When I was planning this trip, the Svenska Högarna was a place I had definitely wanted to go. It is the most Easterly outpost of the Stockholm archipelago and with its attractive 19th century lighthouse and a 5-mile gap between it and the rest of the inner islands seemed like an excellent target.
However, the wind had conspired to prevent us from setting out on several occasions. It is to the SE of Svartlöga, and much of the wind had been from that direction so far. Being so far out, it also needs settled weather to make the journey. In addition, the direct route is not in a main channel and passes through many groups of small rocks, which look pretty off-putting on the chart.
However, now I have gained confidence in the accuracy of the electronic charts, with settled weather and most of all, a nice sou’westerly breeze, today seemed the day for this trip. Sadly, Trevor and I could not interest any of the children in this adventure, so just the two of us set out with enough provisions for a two-night trip.
The brisk breeze whisked us along on a lovely three-sail reach and we quickly passed between Ängskär and Kalskär, shortening sail to main and staysail only. The wind gradually shifted to put us on a training run and we contemplated reefing, but Aurora seemed happy to fly- we did not dip below 5kt on the whole run.
It was interesting passing beyond the penultimate island group, Fredlana, into open sea. For the first time, I felt the sea swell and we had an empty horizon ahead of us. I could make out a couple of masts poking above the horizon and, as we drew closer, the islands themselves rose up out of the sea. I don’t know if its because it was windy, but this place had more of an outpost feel as we arrived at Storön- the name means “big island”.
The anchorage was very snug, with a narrow and well sheltered channel between the main island and it’s neighbour. The channel was only about 20m wide and was crammed with boats. Not for the first time, we were glad that Aurora finds herself suited to a different type of mooring than most local boats; we found a nice low-lying section over which her bow sip can hang; being much shallower draught gives us access to spots most yachts cannot use.
There were many offers of help, but we were soon secured to convenient rings in the rock, though I was not so happy with the holding of the stern anchor. Still, it was very easy to get on and off Aurora here. The topology is so different to what I am used to, with such steep rock that a boat may anchor close enough to the shore to simply step off.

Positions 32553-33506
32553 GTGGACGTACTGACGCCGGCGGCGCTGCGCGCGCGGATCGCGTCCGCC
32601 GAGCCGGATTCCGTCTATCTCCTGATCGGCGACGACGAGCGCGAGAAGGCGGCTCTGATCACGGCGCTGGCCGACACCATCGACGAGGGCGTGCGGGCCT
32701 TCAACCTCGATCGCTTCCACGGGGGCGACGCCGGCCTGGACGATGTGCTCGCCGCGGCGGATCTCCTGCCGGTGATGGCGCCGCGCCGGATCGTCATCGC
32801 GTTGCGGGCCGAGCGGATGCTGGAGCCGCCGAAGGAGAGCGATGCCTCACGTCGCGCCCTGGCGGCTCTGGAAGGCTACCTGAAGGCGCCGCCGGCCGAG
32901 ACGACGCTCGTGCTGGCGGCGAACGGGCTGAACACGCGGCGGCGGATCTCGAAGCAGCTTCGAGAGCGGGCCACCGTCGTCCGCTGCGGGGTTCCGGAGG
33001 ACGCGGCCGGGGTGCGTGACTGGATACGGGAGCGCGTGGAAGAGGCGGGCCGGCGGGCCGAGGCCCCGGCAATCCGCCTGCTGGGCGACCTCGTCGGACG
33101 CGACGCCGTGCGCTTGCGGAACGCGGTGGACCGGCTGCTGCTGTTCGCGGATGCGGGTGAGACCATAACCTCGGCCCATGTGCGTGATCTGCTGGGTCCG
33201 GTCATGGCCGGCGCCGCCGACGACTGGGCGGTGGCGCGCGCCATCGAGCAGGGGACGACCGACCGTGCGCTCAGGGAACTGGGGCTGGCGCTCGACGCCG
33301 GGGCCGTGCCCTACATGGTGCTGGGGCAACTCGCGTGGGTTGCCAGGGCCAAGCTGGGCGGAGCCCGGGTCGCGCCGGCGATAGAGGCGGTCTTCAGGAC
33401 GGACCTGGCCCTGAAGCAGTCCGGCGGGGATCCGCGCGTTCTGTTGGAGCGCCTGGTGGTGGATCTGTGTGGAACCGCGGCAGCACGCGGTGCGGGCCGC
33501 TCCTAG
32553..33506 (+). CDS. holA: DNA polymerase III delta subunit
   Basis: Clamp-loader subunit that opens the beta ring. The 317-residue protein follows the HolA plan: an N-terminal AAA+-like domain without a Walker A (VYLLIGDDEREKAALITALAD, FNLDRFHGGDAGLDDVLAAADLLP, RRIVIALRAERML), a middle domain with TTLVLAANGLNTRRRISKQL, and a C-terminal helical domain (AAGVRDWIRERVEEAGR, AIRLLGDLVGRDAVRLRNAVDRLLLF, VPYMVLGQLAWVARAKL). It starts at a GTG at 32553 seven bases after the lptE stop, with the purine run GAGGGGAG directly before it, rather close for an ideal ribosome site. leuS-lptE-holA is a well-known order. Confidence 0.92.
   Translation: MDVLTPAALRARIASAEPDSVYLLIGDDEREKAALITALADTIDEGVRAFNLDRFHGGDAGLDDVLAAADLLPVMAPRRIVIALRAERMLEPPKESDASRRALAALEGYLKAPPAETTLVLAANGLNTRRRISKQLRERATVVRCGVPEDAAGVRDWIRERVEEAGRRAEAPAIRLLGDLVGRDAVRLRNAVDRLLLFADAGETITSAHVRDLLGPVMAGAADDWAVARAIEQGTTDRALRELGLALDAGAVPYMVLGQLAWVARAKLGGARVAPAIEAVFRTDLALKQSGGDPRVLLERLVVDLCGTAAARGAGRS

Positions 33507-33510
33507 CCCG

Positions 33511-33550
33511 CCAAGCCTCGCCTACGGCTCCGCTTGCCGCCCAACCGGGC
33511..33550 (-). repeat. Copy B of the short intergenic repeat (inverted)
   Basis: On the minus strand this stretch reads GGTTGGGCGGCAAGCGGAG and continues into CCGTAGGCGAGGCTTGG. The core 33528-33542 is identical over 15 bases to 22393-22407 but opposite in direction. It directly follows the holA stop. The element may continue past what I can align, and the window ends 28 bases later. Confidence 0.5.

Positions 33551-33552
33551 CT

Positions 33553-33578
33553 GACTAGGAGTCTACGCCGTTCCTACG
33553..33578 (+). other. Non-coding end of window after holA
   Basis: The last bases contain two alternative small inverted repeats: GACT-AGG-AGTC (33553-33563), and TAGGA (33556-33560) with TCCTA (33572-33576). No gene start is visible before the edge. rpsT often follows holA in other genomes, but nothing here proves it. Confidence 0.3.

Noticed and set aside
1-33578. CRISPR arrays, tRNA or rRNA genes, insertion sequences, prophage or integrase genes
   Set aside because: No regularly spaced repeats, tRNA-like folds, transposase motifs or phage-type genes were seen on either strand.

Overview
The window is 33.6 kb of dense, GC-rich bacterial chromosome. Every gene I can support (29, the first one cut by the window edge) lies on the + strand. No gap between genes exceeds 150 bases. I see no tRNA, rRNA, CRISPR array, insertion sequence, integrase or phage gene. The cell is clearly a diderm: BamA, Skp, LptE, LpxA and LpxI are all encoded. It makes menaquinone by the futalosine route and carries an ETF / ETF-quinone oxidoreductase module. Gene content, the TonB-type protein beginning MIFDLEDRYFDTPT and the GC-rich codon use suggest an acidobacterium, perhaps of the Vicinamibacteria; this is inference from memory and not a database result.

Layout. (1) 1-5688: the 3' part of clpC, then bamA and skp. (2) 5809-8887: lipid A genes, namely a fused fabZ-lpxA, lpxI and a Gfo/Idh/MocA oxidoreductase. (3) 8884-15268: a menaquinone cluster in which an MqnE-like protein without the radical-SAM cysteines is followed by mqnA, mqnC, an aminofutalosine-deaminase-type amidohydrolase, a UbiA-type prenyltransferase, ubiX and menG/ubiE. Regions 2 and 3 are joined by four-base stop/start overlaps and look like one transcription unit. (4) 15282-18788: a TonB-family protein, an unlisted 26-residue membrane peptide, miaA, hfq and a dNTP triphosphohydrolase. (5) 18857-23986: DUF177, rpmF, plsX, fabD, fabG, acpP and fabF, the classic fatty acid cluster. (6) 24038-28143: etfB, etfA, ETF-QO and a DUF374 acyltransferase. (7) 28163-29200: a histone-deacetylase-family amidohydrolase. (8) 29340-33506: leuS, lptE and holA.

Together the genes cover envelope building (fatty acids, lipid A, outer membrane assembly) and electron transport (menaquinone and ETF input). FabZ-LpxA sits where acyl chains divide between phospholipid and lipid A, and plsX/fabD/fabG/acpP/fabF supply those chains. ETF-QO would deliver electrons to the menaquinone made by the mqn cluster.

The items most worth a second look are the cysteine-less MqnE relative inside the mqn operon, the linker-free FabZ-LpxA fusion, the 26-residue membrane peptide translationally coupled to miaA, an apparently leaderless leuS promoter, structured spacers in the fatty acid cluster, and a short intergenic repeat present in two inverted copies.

The landmark feature (literally!) is the lighthouse. It was completed in 1875, is made of cast iron and is of an interesting design, different to any I had seen before. To my amazement, one may just climb up to the top to admire the view. Trev and I reached the top to find a family drinking wine and enjoying the amazing view. It turned out that they knew the neighbours on Svartlöga well.
The lamp for the lighthouse is only a 40W filament bulb and yet it casts its warning across many miles of sea. At first it seems quite dim, as the lamp turns on just after sunset. However, when the sky darkens, the light seems very bright. The views are staggering- to the South, East and North almost all sea, but to the west, the island groups of the archipelago are all laid out.
There were also two “labyrinths”- mazes made of stones laid out on a flat rock. These are 3000 years old, or made by the lighthouse keeper’s daughter, depending on whom you listen to! The maze itself consists of just one branch- one leads quickly to the middle and the other winds tortuously to the middle. Perhaps this is a metaphor for choosing a path and sticking to it, or perhaps that all paths eventually lead to the same end…?
The final act of the day was to admire the sun set into the sea, leaving a lovely texture to the darkening sky. As night fell, many toads came swaggering out of their daytime hideyholes. At times, care was needed not to tread on them! Like many of the islands, one can see wildlife at close quarters.